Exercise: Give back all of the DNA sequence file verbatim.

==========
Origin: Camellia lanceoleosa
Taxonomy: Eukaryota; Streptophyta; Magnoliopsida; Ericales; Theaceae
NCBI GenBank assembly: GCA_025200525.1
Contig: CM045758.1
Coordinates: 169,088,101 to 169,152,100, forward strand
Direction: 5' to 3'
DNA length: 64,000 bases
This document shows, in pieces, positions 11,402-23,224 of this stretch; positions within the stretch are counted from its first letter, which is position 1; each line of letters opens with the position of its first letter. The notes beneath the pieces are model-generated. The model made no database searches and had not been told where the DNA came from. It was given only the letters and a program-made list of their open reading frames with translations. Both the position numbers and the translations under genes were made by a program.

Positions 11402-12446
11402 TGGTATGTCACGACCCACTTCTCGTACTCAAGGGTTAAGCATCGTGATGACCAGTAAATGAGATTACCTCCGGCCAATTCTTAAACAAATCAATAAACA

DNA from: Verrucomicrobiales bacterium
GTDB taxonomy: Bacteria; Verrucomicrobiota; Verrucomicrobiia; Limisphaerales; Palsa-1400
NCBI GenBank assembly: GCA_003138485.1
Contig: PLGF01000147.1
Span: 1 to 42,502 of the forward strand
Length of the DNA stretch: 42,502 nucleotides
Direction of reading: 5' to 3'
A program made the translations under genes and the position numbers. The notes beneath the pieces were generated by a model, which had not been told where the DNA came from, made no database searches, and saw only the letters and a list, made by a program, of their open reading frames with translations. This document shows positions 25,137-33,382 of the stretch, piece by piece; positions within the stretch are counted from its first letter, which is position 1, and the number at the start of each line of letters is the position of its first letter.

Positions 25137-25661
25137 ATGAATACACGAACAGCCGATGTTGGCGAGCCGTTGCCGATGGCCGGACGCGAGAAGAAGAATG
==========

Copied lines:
Origin: Camellia lanceoleosa
Taxonomy: Eukaryota; Streptophyta; Magnoliopsida; Ericales; Theaceae
NCBI GenBank assembly: GCA_025200525.1
Contig: CM045758.1
Coordinates: 169,088,101 to 169,152,100, forward strand
Direction: 5' to 3'
DNA length: 64,000 bases
This document shows, in pieces, positions 11,402-23,224 of this stretch; positions within the stretch are counted from its first letter, which is position 1; each line of letters opens with the position of its first letter. The notes beneath the pieces are model-generated. The model made no database searches and had not been told where the DNA came from. It was given only the letters and a program-made list of their open reading frames with translations. Both the position numbers and the translations under genes were made by a program.

Positions 11402-12446
11402 TGGTATGTCACGACCCACTTCTCGTACTCAAGGGTTAAGCATCGTGATGACCAGTAAATGAGATTACCTCCGGCCAATTCTTAAACAAATCAATAAACA

DNA from: Verrucomicrobiales bacterium
GTDB taxonomy: Bacteria; Verrucomicrobiota; Verrucomicrobiia; Limisphaerales; Palsa-1400
NCBI GenBank assembly: GCA_003138485.1
Contig: PLGF01000147.1
Span: 1 to 42,502 of the forward strand
Length of the DNA stretch: 42,502 nucleotides
Direction of reading: 5' to 3'
A program made the translations under genes and the position numbers. The notes beneath the pieces were generated by a model, which had not been told where the DNA came from, made no database searches, and saw only the letters and a list, made by a program, of their open reading frames with translations. This document shows positions 25,137-33,382 of the stretch, piece by piece; positions within the stretch are counted from its first letter, which is position 1, and the number at the start of each line of letters is the position of its first letter.

Positions 25137-25661
25137 ATGAATACACGAACAGCCGATGTTGGCGAGCCGTTGCCGATGGCCGGACGCGAGAAGAAGAATG